Today we observe Palm/Passion Sunday. It is an unusual celebration, beginning festively with the blessing of palms and celebrating Jesus’ triumphal entry into Jerusalem, and then going into the proclamation of the Passion of The Lord, with its betrayal, cowardice, unjust condemnation and terrible execution, ending with Jesus cold in the grave. It is a liturgy designed to cause us to ponder sober things.
In this sober vein I would like say that several people during our “Faithful To Our Mission” capital campaign have inquired about St. Austin’s having a columbarium. It seems that a few other parishes in our area have one or are planning one.
A columbarium is a structure with niches where urns or boxes with the cremated remains (sometimes called “cremains”) are stored. It is a cemetery for cremated remains. So if someone had a long association with our parish, or found our church attractive, or our community helpful, or just liked our parish, they may wish for their mortal remains to be kept in a structure here at the parish. The columbarium would allow them to do that. They would purchase a niche in their lifetime, and then when the time of death comes their remains would be interred in the columbarium. Fellow parishioners could see their resting place, remember them and pray for them.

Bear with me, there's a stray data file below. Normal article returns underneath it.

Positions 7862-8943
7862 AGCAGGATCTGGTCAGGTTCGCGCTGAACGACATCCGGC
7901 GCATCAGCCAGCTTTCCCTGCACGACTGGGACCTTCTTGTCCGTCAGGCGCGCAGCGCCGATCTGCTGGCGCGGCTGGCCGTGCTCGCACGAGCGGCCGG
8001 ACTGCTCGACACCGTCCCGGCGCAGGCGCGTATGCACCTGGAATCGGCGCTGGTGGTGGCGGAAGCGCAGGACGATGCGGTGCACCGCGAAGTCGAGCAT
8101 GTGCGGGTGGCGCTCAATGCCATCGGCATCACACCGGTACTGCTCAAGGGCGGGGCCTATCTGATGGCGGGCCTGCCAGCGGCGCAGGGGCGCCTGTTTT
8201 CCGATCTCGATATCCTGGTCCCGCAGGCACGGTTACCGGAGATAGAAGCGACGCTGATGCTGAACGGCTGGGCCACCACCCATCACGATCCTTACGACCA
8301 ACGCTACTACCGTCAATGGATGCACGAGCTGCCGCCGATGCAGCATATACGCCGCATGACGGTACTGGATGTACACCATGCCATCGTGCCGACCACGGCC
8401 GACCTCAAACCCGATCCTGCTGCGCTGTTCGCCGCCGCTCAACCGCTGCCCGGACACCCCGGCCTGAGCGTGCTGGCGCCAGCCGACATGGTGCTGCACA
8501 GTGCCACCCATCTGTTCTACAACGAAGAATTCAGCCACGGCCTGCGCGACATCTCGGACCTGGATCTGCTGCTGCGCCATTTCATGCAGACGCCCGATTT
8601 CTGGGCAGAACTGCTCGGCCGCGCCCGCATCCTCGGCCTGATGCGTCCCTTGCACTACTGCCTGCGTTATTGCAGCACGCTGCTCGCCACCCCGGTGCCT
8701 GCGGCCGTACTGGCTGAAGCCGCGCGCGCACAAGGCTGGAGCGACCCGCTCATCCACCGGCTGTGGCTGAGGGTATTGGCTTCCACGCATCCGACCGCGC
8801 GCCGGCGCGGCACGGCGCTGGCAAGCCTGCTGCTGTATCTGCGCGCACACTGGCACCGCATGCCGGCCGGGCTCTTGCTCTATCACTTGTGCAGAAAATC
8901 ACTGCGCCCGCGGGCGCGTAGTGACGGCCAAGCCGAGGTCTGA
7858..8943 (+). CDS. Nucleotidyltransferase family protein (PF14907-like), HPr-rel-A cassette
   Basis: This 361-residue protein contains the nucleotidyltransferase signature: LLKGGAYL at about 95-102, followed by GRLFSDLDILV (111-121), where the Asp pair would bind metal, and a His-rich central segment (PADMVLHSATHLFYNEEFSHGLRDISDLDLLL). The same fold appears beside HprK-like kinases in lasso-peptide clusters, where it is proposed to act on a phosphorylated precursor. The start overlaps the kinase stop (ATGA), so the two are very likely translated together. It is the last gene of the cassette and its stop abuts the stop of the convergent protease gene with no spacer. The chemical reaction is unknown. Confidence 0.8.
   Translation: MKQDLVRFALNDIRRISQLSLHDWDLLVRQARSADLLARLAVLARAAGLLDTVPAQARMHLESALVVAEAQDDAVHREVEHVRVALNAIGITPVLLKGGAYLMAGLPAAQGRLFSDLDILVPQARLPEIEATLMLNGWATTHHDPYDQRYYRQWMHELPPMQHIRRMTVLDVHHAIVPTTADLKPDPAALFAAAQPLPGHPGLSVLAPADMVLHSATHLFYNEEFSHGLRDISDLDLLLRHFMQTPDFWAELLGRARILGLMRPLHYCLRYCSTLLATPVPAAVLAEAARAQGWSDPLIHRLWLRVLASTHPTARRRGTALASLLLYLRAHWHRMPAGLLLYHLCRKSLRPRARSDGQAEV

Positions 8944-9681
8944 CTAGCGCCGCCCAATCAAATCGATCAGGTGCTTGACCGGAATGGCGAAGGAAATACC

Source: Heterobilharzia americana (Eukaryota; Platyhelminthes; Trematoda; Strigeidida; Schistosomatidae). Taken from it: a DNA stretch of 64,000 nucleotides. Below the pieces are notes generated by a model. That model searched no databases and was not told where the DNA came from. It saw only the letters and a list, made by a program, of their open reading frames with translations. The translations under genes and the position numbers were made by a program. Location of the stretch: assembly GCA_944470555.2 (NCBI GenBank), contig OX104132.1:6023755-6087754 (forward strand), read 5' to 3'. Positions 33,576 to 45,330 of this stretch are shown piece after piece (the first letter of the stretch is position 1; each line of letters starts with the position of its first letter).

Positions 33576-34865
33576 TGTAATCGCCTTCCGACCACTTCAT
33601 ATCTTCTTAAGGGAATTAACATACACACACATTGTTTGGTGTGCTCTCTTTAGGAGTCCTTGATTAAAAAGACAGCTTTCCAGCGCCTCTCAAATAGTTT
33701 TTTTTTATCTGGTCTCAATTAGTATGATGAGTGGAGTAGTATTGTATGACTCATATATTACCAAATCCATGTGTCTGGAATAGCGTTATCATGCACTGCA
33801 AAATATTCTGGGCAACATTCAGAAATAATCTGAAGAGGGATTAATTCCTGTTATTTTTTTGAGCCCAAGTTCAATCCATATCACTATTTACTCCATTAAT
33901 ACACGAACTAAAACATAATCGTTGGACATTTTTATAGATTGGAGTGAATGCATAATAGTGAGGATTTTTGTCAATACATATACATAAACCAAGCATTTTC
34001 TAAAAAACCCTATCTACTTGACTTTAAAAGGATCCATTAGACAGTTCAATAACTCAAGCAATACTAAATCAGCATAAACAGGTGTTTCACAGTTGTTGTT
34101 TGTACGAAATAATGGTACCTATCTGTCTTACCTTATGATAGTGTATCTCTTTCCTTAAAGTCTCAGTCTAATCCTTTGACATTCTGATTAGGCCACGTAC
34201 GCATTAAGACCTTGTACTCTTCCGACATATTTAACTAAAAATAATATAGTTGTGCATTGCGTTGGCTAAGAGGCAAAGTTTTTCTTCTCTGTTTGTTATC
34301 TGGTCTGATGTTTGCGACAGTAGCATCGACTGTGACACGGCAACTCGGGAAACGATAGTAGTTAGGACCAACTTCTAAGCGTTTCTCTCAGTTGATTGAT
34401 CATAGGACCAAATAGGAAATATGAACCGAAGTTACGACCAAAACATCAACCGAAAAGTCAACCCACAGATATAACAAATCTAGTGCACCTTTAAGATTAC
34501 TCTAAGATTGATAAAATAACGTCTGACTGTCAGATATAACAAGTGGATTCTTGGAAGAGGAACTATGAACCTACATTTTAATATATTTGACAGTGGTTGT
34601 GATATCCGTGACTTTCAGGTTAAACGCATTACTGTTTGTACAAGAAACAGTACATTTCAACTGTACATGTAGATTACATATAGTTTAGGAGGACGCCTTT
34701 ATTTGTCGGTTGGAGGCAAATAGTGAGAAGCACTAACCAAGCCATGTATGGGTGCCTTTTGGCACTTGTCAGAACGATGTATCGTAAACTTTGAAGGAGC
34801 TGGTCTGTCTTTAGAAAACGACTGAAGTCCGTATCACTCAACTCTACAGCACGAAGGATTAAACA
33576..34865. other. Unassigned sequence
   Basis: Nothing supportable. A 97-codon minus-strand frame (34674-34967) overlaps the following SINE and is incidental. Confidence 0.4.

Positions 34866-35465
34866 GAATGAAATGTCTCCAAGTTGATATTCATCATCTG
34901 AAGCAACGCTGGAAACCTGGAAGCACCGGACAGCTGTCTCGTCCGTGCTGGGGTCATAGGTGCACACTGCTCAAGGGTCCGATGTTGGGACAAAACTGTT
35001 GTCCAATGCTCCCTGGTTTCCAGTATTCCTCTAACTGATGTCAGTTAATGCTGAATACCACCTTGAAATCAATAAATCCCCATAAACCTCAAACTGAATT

The columbarium could be either in the church somewhere, or a free-standing structure outside the church, say in our courtyard, but on the parish grounds.
Some Catholics don’t realize that the Catholic Church now allows cremation. There is some history to this. In the earliest days of Christianity, all Christians were buried because that is what was commonly done in the Greco-Roman culture that Christians were a part of. It fit well with the central Christian belief in the resurrection of the body. Many centuries later, during the period called the Enlightenment, European free-thinkers, the “phillosophes”, regarded faith as old wives’ tales and superstition. And to show that they did NOT believe in the resurrection of the body they had their bodies cremated. It was their way of thumbing their now ashen noses at a central Christian belief. The Church, in reaction to this, banned cremation for the faithful. It was outlawed by the Church.
Jumping ahead a few more centuries to Vatican Council II, the Bishops of Indonesia at the Council asked the Church to permit cremation. That was their cultural custom, and they did not have the land needed for cemeteries. So the Church, in response, dropped the prohibition of cremation. In the Catechism of the Catholic Church, # 2301, it states: “The Church permits cremation, provided that it does not demonstrate a denial of faith in the resurrection of the body.” Well of course, people get cremated today for many reasons: for cost, for concerns about the environment, for reasons of personal preference, etc. I have never heard of anyone getting cremated today as a declaration of disbelief in the resurrection of the body. So for Catholics cremation is OK.
Because we believe in the resurrection the human remains should still be treated with respect. They should be interred in a cemetery, or in a columbarium or other suitable location.
If you are considering cremation for yourself, and think you would be like to have your ashes interred in a columbarium at St. Austin’s Church, drop an email to PropertyCommittee@StAustin.org. It would be helpful to us to see if there is much interest in this possibility or not. Thank you.